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Topic: Pride (04/12/04)
TITLE: A Diamond Among Graphite
By Bobbye Terry
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Listen to me, you who pursue righteousness and who seek the LORD: Look to the rock from which you were cut and to the quarry from which you were hewn;
A Diamond Among Graphite
Remember the story of the Prodigal Son? Most say the parable illustrates God’s forgiveness and unconditional love. The son leaves home and engages in riotous living, only to be brought down to servitude. He ends up having to feed the swine and survives by eating what others don’t want. Finally, he comes back home, asking for forgiveness. His father accepts him back, and celebrates his return. Now, there was also a second son, one who stayed home. He became angry when his brother received preferential treatment. After all, son number two rationalized, he stayed behind and worked, lived a “perfect life,” serving his father.
What the parable tells us is much more complex than the obvious. In addition to demonstrating God’s unconditional love, it shows us that God knows we aren’t perfect, and he knows we will stray from the path of righteousness. Ask yourself this question, who was the better son—the one who left and came back for forgiveness, or the proud one who remained and felt resentment towards his brother? Neither was better or worse than the other. They both sinned, but it was the son who came back home who knew he’d committed a sin and asked for forgiveness. Son number two was living on his self-made laurels, thinking he was better because he’d worked hard at home. That demonstrates pride, and as Proverbs 16:18 tells us, “Pride goes before destruction and a haughty spirit before a fall.”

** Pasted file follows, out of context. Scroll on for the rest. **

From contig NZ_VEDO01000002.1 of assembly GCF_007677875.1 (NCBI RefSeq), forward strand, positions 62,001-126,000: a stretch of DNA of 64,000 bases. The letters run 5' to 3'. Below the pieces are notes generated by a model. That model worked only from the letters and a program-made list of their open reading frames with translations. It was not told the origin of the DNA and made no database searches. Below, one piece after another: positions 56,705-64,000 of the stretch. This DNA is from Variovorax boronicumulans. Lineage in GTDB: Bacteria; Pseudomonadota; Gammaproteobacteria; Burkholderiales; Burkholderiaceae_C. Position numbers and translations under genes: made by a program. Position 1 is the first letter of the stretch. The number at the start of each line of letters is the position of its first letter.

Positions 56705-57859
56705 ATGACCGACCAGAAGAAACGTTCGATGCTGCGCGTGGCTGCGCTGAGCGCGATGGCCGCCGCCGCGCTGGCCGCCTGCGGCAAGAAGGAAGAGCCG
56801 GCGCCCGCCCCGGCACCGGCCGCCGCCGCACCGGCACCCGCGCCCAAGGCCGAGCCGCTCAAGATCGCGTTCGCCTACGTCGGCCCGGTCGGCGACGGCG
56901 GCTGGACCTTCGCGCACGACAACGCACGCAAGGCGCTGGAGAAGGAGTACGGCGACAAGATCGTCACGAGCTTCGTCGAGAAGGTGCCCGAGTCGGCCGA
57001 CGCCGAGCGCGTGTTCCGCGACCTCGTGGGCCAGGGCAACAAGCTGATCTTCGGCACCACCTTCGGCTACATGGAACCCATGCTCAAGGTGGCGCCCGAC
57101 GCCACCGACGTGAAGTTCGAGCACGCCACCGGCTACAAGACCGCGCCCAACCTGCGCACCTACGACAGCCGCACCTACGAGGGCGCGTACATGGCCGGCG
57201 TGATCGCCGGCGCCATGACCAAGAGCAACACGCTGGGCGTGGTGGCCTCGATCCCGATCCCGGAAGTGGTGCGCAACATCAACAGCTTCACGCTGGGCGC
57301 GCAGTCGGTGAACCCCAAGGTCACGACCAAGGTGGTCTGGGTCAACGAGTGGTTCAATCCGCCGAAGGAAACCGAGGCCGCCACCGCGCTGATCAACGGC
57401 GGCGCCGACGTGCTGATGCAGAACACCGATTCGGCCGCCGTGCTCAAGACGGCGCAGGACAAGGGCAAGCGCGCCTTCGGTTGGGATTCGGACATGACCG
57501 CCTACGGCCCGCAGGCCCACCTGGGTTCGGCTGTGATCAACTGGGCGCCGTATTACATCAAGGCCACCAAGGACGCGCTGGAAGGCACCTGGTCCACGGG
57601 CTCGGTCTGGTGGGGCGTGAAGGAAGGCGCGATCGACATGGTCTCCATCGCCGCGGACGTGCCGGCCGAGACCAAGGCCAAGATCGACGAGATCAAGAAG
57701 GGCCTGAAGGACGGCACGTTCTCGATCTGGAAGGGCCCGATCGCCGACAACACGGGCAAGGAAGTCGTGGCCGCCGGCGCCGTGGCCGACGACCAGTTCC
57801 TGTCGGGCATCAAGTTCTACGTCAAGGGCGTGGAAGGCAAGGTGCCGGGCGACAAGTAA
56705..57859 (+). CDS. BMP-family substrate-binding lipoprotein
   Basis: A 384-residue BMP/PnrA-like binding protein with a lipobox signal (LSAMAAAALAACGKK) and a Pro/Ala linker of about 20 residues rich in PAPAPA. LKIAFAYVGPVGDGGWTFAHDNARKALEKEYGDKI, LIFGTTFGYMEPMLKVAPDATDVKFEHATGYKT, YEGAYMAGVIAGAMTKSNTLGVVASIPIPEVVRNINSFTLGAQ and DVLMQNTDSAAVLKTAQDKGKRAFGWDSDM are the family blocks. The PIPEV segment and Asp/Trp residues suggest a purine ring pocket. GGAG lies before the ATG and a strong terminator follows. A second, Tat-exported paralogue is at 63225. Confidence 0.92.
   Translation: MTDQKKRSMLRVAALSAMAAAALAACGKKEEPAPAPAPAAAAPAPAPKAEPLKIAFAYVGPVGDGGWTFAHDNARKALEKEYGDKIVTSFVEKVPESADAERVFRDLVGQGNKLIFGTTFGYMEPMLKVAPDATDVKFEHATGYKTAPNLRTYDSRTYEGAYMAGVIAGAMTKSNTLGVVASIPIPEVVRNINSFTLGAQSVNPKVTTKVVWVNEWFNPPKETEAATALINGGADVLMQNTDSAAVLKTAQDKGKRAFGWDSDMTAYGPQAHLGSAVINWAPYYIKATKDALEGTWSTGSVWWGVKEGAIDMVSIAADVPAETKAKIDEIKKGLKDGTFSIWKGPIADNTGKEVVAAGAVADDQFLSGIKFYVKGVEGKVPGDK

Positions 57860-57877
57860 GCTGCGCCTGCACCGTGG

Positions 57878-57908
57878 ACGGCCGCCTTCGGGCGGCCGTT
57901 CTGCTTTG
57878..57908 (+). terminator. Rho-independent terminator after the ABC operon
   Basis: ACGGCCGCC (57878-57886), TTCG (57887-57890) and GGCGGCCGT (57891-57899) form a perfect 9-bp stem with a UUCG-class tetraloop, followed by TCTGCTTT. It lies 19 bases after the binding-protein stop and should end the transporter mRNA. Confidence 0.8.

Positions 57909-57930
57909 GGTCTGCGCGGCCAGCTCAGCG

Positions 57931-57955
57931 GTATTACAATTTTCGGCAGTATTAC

Each of us needs to find peace with ourselves. That only comes by uncovering and admitting our own weaknesses, then asking for forgiveness. No one is a paragon of virtue, and we must be careful not to think we are better than anyone else.
Although stumbling through our own messes is not pleasant, those learning experiences may in fact, strengthen our spirit. Think about a piece of carbon. When it’s left alone free from pressure, it is soft like graphite, the lead for a pencil. Under extreme pressure, it becomes a diamond, durable, reflecting light back to all around it. We must look toward the rock from which we are cut, and, whether we are diamonds or graphite, we have to remember that all have the same chemical composition. You see, we all have that same bright light shining in our hearts. He is in us and we are part of him.
Guide me each day and keep me from feeling too proud about what I accomplish. Instead, let me learn from my mistakes and know that what is truly important in life is the ability to reflect the heavenly light in my heart back into the hearts of those around me.